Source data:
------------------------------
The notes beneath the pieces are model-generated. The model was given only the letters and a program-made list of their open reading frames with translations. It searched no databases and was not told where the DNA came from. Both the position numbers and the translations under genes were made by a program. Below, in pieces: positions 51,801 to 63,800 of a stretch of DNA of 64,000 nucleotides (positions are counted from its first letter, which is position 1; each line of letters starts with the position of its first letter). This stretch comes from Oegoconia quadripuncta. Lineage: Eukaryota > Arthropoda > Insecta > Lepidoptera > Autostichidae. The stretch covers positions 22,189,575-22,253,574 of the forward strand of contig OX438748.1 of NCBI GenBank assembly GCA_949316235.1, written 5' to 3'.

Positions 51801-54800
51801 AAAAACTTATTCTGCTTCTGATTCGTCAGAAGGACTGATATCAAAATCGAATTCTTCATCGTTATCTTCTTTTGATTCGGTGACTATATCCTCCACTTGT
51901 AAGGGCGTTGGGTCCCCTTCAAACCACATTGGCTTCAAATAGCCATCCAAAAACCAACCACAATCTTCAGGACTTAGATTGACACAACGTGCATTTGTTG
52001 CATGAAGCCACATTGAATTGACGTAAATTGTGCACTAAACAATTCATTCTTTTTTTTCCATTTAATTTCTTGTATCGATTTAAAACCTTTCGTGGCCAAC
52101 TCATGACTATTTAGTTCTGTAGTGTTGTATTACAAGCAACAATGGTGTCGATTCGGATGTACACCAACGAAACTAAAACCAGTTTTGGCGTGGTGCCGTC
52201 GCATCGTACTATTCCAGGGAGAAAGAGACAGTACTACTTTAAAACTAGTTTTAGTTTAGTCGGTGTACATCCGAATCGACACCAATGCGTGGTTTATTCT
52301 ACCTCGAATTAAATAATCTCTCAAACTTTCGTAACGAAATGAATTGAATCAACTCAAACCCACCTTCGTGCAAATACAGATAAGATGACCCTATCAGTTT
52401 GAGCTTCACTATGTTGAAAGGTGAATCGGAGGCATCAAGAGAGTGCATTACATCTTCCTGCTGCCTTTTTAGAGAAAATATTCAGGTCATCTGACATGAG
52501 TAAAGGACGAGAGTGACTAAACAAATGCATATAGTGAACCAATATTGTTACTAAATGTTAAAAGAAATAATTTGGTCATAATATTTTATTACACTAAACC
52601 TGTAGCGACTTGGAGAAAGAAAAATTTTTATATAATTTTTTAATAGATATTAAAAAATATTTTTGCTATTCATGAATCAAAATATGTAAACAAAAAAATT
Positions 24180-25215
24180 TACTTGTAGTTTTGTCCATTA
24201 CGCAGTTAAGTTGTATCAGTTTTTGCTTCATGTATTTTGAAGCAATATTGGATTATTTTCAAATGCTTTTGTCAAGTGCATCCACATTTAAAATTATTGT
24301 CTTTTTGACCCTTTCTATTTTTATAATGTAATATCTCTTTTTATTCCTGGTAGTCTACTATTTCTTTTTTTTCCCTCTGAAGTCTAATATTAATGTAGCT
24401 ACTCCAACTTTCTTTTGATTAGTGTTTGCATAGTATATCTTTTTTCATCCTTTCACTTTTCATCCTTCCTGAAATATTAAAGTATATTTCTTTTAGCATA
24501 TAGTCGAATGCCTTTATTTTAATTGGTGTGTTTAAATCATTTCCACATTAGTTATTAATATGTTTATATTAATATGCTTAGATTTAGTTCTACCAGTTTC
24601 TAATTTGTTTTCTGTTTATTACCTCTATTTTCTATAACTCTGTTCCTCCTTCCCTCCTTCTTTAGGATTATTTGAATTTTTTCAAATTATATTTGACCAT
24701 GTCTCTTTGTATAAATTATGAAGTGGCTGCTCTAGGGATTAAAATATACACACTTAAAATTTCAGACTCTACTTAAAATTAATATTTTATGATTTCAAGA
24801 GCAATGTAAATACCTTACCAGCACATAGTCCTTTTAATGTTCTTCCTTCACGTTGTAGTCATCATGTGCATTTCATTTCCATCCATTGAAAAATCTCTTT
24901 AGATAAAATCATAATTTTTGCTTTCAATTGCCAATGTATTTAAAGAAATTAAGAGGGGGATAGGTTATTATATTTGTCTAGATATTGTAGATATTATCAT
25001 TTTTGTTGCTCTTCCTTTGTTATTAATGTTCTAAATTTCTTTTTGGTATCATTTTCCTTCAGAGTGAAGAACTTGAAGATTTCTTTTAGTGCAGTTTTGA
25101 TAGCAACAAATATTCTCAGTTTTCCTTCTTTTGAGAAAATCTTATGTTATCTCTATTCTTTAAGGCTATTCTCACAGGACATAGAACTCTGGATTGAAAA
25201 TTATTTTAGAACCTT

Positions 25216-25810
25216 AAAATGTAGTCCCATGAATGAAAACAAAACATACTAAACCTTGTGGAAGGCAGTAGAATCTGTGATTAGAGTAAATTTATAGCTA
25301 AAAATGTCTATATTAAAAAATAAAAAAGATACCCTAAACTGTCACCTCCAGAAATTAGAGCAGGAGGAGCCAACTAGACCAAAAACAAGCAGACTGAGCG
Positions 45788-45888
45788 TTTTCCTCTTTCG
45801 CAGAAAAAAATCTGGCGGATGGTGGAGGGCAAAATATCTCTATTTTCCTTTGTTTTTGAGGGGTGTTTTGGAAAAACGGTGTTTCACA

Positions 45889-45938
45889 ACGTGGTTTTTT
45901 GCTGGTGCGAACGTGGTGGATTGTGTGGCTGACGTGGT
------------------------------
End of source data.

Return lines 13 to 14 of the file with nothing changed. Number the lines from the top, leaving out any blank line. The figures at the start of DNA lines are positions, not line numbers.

24180 TACTTGTAGTTTTGTCCATTA
24201 CGCAGTTAAGTTGTATCAGTTTTTGCTTCATGTATTTTGAAGCAATATTGGATTATTTTCAAATGCTTTTGTCAAGTGCATCCACATTTAAAATTATTGT